Zinc Deficiency: Signs and Treatment

 






Zinc deficiency causes various non-specific symptoms, so it is not easy to identify. We reveal typical signs and what helps.

What is zinc deficiency?

Zinc deficiency has several symptoms that are difficult to classify - for example, hair loss and brittle fingernailsZinc is an essential trace element, which means that the body cannot make it. So it has to be supplied through zinc supplements or the diet - this is primarily done through meat consumption. Around 20 percent of all adults in Germany suffer from a zinc deficiency.

Zinc requirements: why does the body need zinc?

Zinc is involved in a large number of bodily processes - including activating the immune system, metabolism, and hormones. This is also one of the reasons why zinc deficiency triggers such as unspecific symptoms. And it is not as easy to determine as, for example, iron deficiency. Because there is a blood test for zinc deficiency, but this is unreliable - the deficiency is only noticeable in the blood when it is very advanced.

Symptoms: How do I recognize a zinc deficiency?

There are no symptoms that exclusively indicate a zinc deficiency.  If several of the following symptoms occur, a zinc deficiency is obvious:

  • Hair falls out
  • Nails are brittle
  • High susceptibility to infections/colds
  • Wound healing is delayed
  • Taste and smell disorders
  • fatigue
  • Listlessness
  • Mood swings
  • Difficulty concentrating
  • dry skin
  • dry eyes
  • increased blood sugar levels

The correct zinc level and causes: How does zinc deficiency arise?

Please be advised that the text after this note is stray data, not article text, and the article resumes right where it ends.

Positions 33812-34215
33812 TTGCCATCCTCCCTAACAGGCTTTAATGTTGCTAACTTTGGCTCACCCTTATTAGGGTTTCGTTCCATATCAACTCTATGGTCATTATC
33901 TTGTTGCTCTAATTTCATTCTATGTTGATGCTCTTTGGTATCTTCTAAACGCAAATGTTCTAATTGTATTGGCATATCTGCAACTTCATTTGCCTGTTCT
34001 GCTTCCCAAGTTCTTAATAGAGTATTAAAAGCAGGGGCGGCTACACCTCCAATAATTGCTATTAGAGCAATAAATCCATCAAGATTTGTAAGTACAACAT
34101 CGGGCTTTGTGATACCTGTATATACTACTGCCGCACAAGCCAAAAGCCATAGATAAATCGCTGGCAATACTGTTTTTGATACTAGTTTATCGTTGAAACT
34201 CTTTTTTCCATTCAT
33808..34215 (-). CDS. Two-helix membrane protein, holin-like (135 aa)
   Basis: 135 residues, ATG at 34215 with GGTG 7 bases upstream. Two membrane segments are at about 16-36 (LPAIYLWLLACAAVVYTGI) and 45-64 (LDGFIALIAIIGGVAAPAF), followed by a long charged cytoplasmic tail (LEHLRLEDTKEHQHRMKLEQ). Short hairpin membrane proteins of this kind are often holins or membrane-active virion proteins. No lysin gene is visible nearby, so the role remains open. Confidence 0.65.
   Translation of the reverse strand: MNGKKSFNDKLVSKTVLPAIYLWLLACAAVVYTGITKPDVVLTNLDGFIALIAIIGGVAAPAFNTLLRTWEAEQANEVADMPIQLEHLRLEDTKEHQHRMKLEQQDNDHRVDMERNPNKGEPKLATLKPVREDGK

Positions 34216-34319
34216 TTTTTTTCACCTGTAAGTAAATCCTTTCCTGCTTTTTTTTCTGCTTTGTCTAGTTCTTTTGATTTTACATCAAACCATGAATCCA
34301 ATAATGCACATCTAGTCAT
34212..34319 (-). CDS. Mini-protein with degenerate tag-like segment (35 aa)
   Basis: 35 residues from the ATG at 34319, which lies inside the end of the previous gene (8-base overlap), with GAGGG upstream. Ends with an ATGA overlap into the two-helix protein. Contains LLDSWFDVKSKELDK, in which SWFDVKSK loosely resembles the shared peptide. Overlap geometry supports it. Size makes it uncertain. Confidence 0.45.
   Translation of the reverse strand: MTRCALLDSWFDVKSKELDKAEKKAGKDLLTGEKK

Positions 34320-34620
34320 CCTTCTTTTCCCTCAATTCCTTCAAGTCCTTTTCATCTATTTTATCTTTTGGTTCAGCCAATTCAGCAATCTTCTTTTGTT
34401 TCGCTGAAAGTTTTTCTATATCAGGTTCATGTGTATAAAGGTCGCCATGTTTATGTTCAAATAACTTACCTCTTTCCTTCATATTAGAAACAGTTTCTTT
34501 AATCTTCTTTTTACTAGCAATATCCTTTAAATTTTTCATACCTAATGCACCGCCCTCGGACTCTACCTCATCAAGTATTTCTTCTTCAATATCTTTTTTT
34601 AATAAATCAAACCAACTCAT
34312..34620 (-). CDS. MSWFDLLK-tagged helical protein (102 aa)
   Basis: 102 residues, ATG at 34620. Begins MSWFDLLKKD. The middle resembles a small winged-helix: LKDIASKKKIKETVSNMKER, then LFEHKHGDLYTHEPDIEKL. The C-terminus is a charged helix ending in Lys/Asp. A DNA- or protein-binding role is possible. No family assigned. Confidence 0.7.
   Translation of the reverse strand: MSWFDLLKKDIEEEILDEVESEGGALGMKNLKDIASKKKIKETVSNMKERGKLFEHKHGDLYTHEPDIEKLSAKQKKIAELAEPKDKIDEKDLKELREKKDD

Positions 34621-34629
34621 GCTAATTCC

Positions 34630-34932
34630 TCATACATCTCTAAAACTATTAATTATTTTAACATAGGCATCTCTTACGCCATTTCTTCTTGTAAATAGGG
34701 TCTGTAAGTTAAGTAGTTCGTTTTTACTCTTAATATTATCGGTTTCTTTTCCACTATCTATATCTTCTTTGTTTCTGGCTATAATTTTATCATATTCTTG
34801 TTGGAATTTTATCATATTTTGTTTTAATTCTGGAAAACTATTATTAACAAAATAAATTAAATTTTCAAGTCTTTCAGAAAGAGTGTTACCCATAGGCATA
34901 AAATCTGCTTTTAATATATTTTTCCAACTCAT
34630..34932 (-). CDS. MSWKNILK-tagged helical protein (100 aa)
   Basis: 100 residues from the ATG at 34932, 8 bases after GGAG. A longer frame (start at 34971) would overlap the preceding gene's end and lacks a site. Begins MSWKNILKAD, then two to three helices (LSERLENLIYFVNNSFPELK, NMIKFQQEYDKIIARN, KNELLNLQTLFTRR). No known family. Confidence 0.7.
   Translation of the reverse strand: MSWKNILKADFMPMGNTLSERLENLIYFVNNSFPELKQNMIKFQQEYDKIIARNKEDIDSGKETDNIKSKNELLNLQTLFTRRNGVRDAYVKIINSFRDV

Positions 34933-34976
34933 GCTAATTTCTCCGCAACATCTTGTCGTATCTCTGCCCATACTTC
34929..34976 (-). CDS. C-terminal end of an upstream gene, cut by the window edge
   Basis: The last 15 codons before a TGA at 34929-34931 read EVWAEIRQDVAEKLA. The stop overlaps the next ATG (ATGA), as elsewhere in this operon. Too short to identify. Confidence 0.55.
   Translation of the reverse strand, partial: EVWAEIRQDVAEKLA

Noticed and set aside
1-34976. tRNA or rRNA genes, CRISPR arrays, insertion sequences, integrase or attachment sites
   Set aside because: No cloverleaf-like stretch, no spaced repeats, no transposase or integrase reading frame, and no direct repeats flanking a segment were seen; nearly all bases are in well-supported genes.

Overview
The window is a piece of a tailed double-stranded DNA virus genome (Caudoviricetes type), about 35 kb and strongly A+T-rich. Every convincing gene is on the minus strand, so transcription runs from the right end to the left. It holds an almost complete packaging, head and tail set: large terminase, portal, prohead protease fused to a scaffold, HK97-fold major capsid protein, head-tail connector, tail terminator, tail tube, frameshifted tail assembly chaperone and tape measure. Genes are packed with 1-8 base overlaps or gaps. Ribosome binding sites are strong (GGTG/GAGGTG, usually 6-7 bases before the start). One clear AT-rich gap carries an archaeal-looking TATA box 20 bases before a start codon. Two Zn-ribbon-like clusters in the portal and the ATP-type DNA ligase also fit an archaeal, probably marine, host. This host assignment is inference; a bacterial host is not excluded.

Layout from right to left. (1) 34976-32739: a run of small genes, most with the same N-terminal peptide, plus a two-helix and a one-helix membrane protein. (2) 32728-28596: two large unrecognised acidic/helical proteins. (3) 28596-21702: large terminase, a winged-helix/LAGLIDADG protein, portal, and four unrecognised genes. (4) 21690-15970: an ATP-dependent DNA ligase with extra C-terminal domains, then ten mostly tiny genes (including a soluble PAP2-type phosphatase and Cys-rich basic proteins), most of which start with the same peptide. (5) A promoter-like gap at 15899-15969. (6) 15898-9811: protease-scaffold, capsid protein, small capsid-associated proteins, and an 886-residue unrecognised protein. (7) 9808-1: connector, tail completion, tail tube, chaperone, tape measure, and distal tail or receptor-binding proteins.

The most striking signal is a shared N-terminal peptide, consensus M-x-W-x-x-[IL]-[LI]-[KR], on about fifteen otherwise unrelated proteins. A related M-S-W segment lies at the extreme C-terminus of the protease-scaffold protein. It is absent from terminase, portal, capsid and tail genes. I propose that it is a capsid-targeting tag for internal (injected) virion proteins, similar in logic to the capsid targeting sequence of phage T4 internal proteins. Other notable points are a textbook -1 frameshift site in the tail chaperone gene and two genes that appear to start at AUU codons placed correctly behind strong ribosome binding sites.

Most of the time, zinc deficiency occurs when not enough zinc is consumed through the diet. Normally, healthy adult men need ten milligrams of zinc per day and women seven milligrams. For comparison: With 50 grams of Edam you already take in five milligrams of zinc. But besides diet, other factors or diseases can also trigger a zinc deficiency. These include:

  • diabetes
  • Liver, bowel, or stomach disorders
  • increased alcohol consumption

Also, certain factors increase the need for zinc. These include:

  • Smoke
  • stress
  • Diseases like cancer
  • heavy sweating

Pregnant and breastfeeding women, the elderly as well as children and adolescents generally have a higher need for zinc.

Treatment: what to do about zinc deficiency?

If a disease is the cause of zinc deficiency, this must be treated first. Otherwise, the easiest way to absorb it is to rely on foods that are high in zinc. The following foods are particularly high in zinc:

  • Beef fillet
  • Calf liver
  • Nuts
  • Wheat germ
  • oatmeal
  • Edam
  • lenses

Zinc supply through preparations

If the symptoms do not subside after one to two weeks, you can also try a cure with zinc supplements. For this purpose, 25 milligrams of zinc is taken daily for two to three weeks. But: This is best planned and completed under medical supervision. An overdose of zinc can also cause unpleasant side effects such as a metallic taste in the mouth, stomach, and intestinal problems or fever.